‘Tis the season of annual plans and introspection. And of a string of festivals. A time for thanksgiving for what has been and looking forward to what will be. When many of us wonder what next. If you’re lucky enough to have some amount of financial security, then the question gets more urgent, because money alone is not sufficient to get you out of bed in the mornings. When I did this exercise for myself some years ago, I found Jim Collins’ framework of the Fox and the Hedgehog useful. The Fox knows many things while the Hedgehog knows one big thing. Of course, Jim Collins’ piece is about companies – the successful ones apparently are more hedgehog-like. That is, they know what they can be very good at, and also what they cannot or should not do. The framework used is the 3 Ps in a Venn diagram – Passion, Perfection, Profitability. Happiness lies at the intersection of finding something you are really passionate about, and which you can become really good at, and which provides you with sufficient income. Sufficient income is my inference – in the business context it would just be profitability.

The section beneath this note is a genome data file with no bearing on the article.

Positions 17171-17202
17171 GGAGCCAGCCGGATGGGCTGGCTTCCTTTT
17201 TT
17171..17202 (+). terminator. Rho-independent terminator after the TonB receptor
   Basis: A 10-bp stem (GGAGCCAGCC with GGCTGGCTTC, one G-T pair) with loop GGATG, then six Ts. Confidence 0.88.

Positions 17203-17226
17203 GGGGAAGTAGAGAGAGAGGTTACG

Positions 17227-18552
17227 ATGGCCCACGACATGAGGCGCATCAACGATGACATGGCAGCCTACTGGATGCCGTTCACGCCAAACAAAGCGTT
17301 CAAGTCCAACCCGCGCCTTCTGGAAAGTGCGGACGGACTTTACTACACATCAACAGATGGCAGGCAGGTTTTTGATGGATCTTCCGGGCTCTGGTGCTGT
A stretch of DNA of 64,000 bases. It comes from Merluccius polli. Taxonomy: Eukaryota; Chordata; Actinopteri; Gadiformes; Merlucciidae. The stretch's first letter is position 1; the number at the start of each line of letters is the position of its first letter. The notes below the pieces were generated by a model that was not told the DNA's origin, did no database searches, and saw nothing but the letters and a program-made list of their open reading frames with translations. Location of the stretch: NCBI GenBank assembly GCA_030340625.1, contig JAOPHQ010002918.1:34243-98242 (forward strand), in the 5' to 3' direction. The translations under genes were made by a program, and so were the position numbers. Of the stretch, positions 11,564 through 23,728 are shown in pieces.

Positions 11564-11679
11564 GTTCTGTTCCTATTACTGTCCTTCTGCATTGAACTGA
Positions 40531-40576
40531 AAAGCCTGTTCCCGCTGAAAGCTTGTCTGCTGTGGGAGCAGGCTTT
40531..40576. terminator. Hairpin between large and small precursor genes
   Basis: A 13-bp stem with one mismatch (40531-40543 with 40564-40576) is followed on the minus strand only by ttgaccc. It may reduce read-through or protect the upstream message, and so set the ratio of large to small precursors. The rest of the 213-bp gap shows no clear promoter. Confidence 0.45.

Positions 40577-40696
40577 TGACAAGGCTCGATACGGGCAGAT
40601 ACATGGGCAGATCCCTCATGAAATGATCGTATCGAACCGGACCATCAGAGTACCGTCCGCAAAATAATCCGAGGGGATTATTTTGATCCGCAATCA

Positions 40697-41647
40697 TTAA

Each of us has to decide how much is ‘sufficient’. As financial independence becomes accessible to larger percentages of the population more people will have to make a decision on how much is good enough for them. In business we may be touting the next big thing that will make lives better – recliner sofas, flatbed seats, larger screens, whiter teeth – but as individuals we may have to decide that we have the basic objects minus the adjectives- ie a sofa, seat, screen and teeth – and that’s sufficient.
As I was reading the Jim Collins site again, I wondered if this ability to find the intersection of the 3Ps is what makes athletes so popular, both as celebrities and as inspirational speakers. They’ve found their passion, they’re constantly getting better at their sport and hey, they make buckets of cash too. (As a non-athlete I can’t think why else people would shell out money to watch other people play, but that could just be me.) Unlike musicians or actors, athletes can quantify their performance which makes them even more attractive. In our quest for professional perfection we have to find measurable goals too, whether it is business results or certifications or media mentions.
I’m in Sydney for a couple more days and thanks to all the Sydney-siders who reached out. I’ve had coffee and apple cider (separately) with readers here and it is truly awesome to be able to meet in person and I appreciate their taking time out to do this.